Of nine churches the oldest is Holy Cross, a Norman structure, near English Bridge. It was the church of an abbey founded by Roger Montgomery, portions of the monastic buildings being incorporated into modern houses. There is one relic, a beautiful stone pulpit, in the decorated Gothic style, covered with ivy. Further on the London-road, past Lord Hill’s Column (186 ft. high), is the little old church of St Giles, lately restored. White Hall is north of the road, an Elizabethan house, built by Prince, a lawyer. Another ancient church, St. Mary’s in Castle-street, cross-shaped, with a spire 220 feet high. Many years ago a hare-brained fellow undertook to slide down a rope laid from the top of this spire to the other side of the river, but he was killed in the attempt. St. Alkmond’s, near this, has a spire 184 ft. high; the church is modem. St. Chad’s, on Claremont Hill is also modem, having a round Grecian body, set off with Rubens’ “Descent from the Cross” in the great window. From it runs the sheltered avenue of the Quarry Promenade, down to the river, planted with limes in 1719. This is a very agreeable spot. On the opposite side of the Severn, at Kingsland, is the House of Industry. From hence the well known author of Sandford and Merton chose a foundling, and educated her with the intention of making her his wife, but the scheme did not succeed. Miss Edgeworth’s “Belinda” is in part founded on this circumstance. At Kingsland is celebrated the show on the second Monday after Trinity Sunday, when the different trades, with music and banners, assemble here — a remnant of the Romish festival of Corpus Christi.

The Severn winds about in a remarkable manner both above and below Shrewsbury, but its banks are most uninteresting. A little above the town is Berwick Hall, the seat of the Hon. H. W. Powys. Near Bicton is the famous Shelton Oak, 44 feet in girth, which they say Owen Glendower ascended to watch the issue of the battle of 1403. This battle, in which Henry TV. defeated the combination of great men under Hotspur, was fought in 1403, at Battefield, three miles north of the town, where a half-mined church marks the site of the victory. Which of the town clocks measured that long hour’s fight between the defunct Harry Percy and Falstaff it is impossible to say, as we have it solely on that fat rogue’s authority.

Fal. There is Percy: if your father will do me any honour, so; if not, let him kill the next Percy himself. I live to be either earl or duke, I assure you.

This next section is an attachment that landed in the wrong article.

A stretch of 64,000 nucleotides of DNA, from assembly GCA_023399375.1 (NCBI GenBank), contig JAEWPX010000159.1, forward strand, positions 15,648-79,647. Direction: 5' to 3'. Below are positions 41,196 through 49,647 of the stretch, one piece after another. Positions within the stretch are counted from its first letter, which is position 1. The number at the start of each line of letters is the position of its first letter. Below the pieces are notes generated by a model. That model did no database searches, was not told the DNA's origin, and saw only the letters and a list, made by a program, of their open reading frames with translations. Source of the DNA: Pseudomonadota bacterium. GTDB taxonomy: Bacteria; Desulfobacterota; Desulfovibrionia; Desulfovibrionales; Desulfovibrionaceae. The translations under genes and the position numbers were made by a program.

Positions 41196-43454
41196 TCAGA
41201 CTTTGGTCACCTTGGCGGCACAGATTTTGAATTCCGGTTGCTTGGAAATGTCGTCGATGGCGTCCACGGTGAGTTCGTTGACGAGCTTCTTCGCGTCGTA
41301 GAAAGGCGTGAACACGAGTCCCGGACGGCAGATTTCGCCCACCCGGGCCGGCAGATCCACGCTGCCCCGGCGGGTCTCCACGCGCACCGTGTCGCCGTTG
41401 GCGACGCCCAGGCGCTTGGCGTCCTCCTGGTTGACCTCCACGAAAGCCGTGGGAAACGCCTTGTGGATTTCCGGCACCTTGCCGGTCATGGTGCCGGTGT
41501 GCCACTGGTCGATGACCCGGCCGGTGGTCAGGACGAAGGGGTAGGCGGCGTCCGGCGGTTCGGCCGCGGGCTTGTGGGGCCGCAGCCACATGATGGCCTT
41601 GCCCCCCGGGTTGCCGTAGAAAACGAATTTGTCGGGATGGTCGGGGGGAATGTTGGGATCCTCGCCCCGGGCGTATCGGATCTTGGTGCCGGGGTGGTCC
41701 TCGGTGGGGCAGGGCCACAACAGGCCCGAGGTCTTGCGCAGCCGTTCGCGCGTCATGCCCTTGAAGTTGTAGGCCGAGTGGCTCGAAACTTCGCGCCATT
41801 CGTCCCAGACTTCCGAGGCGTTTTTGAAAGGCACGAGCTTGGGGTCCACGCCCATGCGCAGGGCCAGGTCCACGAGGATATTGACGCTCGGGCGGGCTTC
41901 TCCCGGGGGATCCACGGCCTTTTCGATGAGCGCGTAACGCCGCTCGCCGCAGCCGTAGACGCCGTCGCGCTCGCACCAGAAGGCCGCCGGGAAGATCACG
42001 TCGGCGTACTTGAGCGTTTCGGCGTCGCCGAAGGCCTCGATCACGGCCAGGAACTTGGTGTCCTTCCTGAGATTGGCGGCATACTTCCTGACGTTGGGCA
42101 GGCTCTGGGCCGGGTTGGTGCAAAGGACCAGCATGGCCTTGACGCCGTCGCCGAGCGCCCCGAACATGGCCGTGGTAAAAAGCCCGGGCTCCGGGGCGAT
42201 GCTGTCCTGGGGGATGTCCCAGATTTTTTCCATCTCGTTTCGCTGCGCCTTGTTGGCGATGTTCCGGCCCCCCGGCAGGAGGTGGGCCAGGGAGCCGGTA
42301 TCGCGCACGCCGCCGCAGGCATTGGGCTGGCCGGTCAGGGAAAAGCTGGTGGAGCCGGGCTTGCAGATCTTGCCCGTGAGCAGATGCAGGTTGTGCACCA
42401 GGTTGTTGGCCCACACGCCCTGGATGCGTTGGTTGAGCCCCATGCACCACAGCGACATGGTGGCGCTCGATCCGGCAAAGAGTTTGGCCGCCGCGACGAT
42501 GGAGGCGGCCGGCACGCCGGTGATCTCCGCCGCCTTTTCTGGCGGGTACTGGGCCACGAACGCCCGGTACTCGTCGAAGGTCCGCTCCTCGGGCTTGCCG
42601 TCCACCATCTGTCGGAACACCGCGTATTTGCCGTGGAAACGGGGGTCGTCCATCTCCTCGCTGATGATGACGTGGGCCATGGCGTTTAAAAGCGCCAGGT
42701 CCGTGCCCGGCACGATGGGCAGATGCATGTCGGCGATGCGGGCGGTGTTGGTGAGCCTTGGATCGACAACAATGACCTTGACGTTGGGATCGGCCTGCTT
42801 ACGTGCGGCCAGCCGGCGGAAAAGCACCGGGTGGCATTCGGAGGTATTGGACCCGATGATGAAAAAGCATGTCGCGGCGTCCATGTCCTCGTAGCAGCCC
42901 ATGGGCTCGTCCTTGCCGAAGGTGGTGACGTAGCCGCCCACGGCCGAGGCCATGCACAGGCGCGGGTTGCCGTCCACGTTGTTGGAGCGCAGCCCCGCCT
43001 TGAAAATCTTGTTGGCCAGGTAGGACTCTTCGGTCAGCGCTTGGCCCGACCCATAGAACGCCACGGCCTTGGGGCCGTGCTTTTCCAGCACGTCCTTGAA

Prince Henry. Why, Percy I killed myself, and saw thee dead.

Fal. Didst thou? Lord, Lord, how this world is given to lying! I grant you I was down, and out of breath, and so was he; but we rose both at an instant, and fought a long hour by Shrewsbury clock. If I may be believed, so; if not, let them that should reward valour bear the sin upon their own heads.

Sundorne Castle is the seat of D. Corbet Esq., not far from the remains of Haughmond Priory, a mixture of the Norman and pointed styles. Further north are Hardwicke Grange and Hawkstone, both the seats of Viscount Hill, nephew of the first peer, the Hero of Almarez, &c. Hawkstone Park contains several curiosities, grottoes, &c., and points of view, — one of the best being Sir Rowland Hill’s Column, 112 feet high. Longnor belongs to Lieut-Col. Corbet, and was the birth-place of Dr. Lee, the self-taught Oriental scholar. Condover, the seat of E. W. S. Owen, Esq., an ancient Elizabethan house, with many pictures, &c. Cound, Rev. Henry Thursby Pelham. Pitchford has an old church, and is the seat of John Cotes, Esq. Acton Burnell, Sir C. F. Smythe, Bart.; here are remains of an old castle and grange, in which Edward I. held a parliament or great council in 1282. Attingham belongs to Lord Berwick, a charming spot on the Severn, where the Tern joins it. Lower down are the rains of Buildwas Abbey, and the busy mineral district round Coalbrookdale, Wenlock, &c.